SEATTLE – Starbucks has announced strategic initiatives to support economic development and social change in urban communities by helping young get jobs.
Starbucks said that it will open coffeehouses in 15 low-to-medium income urban communities, with at least five stores expected to open in 2016. These stores will be a key strategy in achieving the company’s goal of hiring 10,000 Opportunity Youth—young people between the ages of 16 and 24 who face systemic barriers to jobs and education—and the 100,000 Opportunities Initiative’s collective goal of hiring 100,000 Opportunity Youth by 2018.
Seattle-based Starbucks will open the first of these stores in the Englewood neighborhood of Chicago’s south side; the West Florissant neighborhood in Ferguson, Mo.; the Jamaica neighborhood in Queens, N.Y.; Milwaukee; and will remodel a store in Phoenix.
Each of these locations will have an onsite training space where young people can learn customer service and retail skills. Starbucks will also partner with local youth services organizations and government to leverage existing programs that help connect young people with internships, apprenticeships and jobs in the community.
“We have a long history of developing stores in diverse neighborhoods, and we hope to do even more—together with the community—to bring great jobs, engage young people and drive economic opportunity for all,” said Blair Taylor, chief community officer for Starbucks and chair of the Starbucks Foundation. “We want to be part of the solution in these communities and help create a sustainable future for those who may be looking for a second chance.”
Starbucks will hire on average 20 to 25 employees per store from the local community, providing a new pathway to opportunity through training and development, career options and benefits that include the chance to get an online, tuition-free bachelor’s degree from Arizona State University through the Starbucks College Achievement Plan.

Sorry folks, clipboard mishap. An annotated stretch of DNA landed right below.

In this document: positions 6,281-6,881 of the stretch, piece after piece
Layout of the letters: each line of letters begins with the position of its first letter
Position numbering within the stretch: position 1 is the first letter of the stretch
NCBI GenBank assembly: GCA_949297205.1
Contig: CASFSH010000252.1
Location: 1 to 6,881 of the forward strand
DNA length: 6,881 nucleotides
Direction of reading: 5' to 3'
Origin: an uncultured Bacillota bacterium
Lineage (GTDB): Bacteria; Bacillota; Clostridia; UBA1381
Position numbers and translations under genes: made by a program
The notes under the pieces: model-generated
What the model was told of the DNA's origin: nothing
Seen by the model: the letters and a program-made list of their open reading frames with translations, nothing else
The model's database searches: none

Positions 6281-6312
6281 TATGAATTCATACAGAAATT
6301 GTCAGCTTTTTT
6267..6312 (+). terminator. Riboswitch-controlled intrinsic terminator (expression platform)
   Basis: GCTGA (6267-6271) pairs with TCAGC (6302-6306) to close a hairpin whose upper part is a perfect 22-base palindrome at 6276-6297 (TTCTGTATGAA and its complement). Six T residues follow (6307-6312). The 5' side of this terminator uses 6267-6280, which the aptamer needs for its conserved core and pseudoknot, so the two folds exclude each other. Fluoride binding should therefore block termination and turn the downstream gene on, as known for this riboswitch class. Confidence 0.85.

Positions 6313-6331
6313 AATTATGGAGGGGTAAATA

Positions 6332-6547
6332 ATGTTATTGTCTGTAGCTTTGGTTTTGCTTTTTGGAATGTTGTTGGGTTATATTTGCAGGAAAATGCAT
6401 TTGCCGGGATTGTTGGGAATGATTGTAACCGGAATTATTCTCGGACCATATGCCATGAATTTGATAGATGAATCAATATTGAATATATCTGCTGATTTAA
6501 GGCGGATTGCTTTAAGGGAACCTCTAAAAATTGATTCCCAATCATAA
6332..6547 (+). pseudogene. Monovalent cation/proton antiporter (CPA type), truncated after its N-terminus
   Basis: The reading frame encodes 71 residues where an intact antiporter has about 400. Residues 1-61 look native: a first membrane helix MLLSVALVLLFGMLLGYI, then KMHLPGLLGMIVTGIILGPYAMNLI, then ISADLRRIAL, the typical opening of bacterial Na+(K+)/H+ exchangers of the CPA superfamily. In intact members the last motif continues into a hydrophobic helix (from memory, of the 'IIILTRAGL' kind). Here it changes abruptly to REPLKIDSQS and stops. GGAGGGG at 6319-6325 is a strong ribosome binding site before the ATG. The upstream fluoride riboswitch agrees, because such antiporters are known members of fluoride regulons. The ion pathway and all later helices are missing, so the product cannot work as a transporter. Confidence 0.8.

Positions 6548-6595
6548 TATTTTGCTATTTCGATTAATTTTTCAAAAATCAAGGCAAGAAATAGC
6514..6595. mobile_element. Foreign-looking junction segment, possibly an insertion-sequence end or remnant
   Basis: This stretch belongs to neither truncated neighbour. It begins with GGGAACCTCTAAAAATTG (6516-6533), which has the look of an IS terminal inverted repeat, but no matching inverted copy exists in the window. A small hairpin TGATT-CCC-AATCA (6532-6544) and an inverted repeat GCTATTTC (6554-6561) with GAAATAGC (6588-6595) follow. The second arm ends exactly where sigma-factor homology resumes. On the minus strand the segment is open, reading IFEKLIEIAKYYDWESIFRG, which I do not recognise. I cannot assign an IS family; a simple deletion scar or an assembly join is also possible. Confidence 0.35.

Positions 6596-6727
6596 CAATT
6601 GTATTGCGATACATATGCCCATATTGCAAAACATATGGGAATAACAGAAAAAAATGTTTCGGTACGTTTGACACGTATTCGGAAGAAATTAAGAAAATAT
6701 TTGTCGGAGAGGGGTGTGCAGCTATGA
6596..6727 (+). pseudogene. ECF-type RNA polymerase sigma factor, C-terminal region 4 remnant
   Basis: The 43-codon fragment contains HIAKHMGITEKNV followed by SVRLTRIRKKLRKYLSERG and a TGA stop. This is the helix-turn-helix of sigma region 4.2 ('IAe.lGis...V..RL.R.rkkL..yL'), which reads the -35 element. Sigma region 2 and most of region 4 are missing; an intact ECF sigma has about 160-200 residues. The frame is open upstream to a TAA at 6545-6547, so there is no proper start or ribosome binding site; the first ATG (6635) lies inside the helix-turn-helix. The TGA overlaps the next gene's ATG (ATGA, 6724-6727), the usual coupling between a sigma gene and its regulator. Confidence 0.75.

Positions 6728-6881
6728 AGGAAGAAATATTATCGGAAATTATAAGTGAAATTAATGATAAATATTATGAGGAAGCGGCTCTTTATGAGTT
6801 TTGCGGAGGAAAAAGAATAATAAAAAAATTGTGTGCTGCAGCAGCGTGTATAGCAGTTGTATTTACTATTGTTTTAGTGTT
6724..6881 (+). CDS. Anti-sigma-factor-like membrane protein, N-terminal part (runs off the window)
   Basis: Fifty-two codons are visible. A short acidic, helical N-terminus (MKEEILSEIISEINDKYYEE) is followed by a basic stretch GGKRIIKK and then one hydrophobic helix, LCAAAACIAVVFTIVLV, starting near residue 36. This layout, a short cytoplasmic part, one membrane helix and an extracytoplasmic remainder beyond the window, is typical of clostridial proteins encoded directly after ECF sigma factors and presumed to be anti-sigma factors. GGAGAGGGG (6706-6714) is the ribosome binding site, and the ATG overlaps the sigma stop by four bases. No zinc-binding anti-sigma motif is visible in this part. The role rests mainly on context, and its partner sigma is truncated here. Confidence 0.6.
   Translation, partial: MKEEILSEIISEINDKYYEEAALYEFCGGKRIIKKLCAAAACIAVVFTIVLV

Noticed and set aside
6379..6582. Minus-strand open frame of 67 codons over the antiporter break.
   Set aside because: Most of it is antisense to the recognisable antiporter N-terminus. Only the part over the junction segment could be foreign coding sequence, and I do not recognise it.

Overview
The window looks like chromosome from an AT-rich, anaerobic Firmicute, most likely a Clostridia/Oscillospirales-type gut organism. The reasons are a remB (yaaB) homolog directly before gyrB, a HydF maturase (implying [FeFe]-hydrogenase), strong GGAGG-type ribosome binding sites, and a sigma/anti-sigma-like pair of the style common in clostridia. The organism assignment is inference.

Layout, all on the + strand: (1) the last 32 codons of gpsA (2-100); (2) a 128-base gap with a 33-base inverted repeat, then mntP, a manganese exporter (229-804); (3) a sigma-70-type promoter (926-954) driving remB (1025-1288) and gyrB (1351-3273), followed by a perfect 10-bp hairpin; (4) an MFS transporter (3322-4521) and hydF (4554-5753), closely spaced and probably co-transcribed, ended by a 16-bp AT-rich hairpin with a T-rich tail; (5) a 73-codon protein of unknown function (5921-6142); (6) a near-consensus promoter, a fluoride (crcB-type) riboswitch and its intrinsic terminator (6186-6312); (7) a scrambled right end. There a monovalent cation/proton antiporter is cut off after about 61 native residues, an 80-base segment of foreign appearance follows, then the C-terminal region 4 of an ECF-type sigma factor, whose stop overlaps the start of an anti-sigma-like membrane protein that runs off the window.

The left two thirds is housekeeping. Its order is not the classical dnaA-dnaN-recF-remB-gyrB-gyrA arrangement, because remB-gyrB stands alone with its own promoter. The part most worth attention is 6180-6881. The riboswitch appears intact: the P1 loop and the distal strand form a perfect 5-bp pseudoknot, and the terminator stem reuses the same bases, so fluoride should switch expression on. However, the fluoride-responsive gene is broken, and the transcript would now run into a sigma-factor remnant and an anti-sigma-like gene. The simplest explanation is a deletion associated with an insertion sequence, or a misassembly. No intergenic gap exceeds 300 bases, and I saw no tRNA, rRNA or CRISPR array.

Starbucks also plans to collaborate with local women- and minority-owned contractors and businesses in the design and development of these stores, and work with women- and minority-owned suppliers to bring locally made food products to the stores.
“There’s a quiet, much-needed movement underway to rebuild Ferguson” said Michael McMillan, CEO for the Urban League of Metropolitan St. Louis, which recently broke ground on a new jobs and education center for youth in Ferguson on the site of a former QuikTrip convenience store destroyed during the riots that followed the fatal police shooting of Michael Brown.
“Starbucks is stepping up and investing in our community in a way that will open up exciting opportunities for all. We hope more businesses will appreciate this city’s resilience and join us in turning what was a tragedy into a triumph,” he said.
“In making this commitment to open in Englewood, Starbucks, like Whole Foods, sees the opportunity and revitalization occurring in one of Chicago’s oldest neighborhoods. This is further proof that when the public and private sectors come together to invest in communities, we can create new jobs and economic resources that will spur economic growth into the future,” said Mayor Rahm Emanuel.
To determine which communities are a good fit for this store concept, Starbucks looks at all the available data on the socio-economic health of America’s cities to understand which communities have the biggest opportunity gaps, which have the biggest need for business investment and leadership and where there is local movement underway to build a better future for its residents. The company plans to accelerate the development of these stores over the next three years with the goal of opening in at least 10 additional cities by 2018. Starbucks will monitor the success of the stores for continued adoption to embed with our store development strategies.